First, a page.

Archives of Current Research International, ISSN: 2454-7077,Vol.: 12, Issue.: 1
The Effects of Cervus nippon on Two Key Ecological Drivers Controlling Populations of Plebejus argus on Heaths: Larval Food Sources and Mutualistic Ants
S. R. Woodley1 and A. Diaz1* 1Department of Life and Environmental Sciences, Faculty of Science and Technology, Bournemouth University, Talbot Campus, Fern Barrow, Poole, Dorset, BH12 5BB, UK.
S. R. Woodley1 and A. Diaz1*
1Department of Life and Environmental Sciences, Faculty of Science and Technology, Bournemouth University, Talbot Campus, Fern Barrow, Poole, Dorset, BH12 5BB, UK.
(1) Ayona Jayadev, Professor, Department of Environmental Sciences, All Saints’ College (Government Aided College Affiliated to University of Kerala), India.
(1) Manoel Fernando Demétrio, Brazil.
(2) Hamit Ayberk, Istanbul University, Turkey.
(3) Fatik Baran Mandal, Bankura Christian College, India.
(4) Virginia Meléndez Ramírez, Autonomous University of Yucatan, Mexico.
Complete Peer review History: http://www.sciencedomain.org/review-history/23081
This study investigated the effects of grazing by invasive sika deer, Cervus nippon on the abundance of the silver-studded blue butterfly Plebejus argus on a lowland heath system in the UK. Plebejus argus is a rare species whose UK stronghold is lowland heath, where it is dependent on a mutalistic relationship with species of Lasius niger ants. Cervus nippon is an invasive species but genetically and ecologically closely related to native red deer C. elaphus and so may have positive as well as negative ecological effects. This study examines the relationship between the incidence of C. nippon and the abundance of P. argus and tests the effect of deer i) directly via their impact on vegetation structure and composition, ii) indirectly their impact on the abundance of L. niger ants. Data were collected from 37 plots of heathland in Dorset, measuring 50 m by 50 m which were differentially grazed by deer. The abundance of P. argus was found to be significantly higher in areas with high incidence of C. nippon and the best predictor of butterfly abundance was the abundance of L. niger ants rather than the abundance of butterfly larval food plants. We conclude that this result provides evidence for an important indirect impact of grazing via manipulating habitat suitability for a key mutualistic species.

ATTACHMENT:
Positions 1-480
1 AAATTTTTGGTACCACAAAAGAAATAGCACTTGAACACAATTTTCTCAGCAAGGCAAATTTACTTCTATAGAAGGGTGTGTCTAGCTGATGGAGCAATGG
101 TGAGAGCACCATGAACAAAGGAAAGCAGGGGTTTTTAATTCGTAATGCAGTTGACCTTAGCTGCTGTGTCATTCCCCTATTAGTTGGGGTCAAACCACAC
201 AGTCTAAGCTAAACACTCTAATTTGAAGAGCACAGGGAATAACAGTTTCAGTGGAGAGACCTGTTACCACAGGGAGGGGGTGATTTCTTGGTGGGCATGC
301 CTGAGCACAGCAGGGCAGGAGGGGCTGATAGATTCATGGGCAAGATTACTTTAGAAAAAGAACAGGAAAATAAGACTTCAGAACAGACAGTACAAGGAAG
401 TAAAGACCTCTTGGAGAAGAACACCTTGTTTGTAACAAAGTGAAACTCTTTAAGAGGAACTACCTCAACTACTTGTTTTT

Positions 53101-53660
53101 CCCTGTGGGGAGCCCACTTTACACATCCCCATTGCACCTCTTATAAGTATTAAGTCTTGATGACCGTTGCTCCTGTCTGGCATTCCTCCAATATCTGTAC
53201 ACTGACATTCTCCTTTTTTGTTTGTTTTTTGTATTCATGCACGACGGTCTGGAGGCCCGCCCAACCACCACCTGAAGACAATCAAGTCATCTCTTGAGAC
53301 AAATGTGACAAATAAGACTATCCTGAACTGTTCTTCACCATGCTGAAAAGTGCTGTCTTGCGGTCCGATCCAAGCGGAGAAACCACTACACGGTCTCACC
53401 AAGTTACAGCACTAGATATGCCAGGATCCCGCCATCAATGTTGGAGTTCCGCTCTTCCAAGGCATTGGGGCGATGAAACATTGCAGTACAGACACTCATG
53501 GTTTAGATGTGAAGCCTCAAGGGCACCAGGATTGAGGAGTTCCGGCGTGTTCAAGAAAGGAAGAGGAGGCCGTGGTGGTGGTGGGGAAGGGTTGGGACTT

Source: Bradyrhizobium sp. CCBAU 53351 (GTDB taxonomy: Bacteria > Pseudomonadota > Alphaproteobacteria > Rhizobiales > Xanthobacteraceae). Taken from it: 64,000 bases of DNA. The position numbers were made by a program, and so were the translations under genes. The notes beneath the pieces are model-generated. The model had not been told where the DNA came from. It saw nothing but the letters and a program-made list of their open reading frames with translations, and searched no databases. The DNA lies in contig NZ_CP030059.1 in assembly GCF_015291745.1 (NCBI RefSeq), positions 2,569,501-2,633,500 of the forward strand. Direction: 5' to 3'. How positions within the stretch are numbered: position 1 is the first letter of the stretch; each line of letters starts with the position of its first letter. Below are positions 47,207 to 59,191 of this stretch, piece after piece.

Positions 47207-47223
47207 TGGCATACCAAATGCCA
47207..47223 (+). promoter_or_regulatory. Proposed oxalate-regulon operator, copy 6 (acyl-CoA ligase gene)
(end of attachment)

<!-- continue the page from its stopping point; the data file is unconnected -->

Sika; grazing; Lasius ants; mutualist myrmecophile; silver-studded blue butterfly; lowland heathland.
Full Article - PDF Page 1-11
DOI : 10.9734/ACRI/2018/39140Review History Comments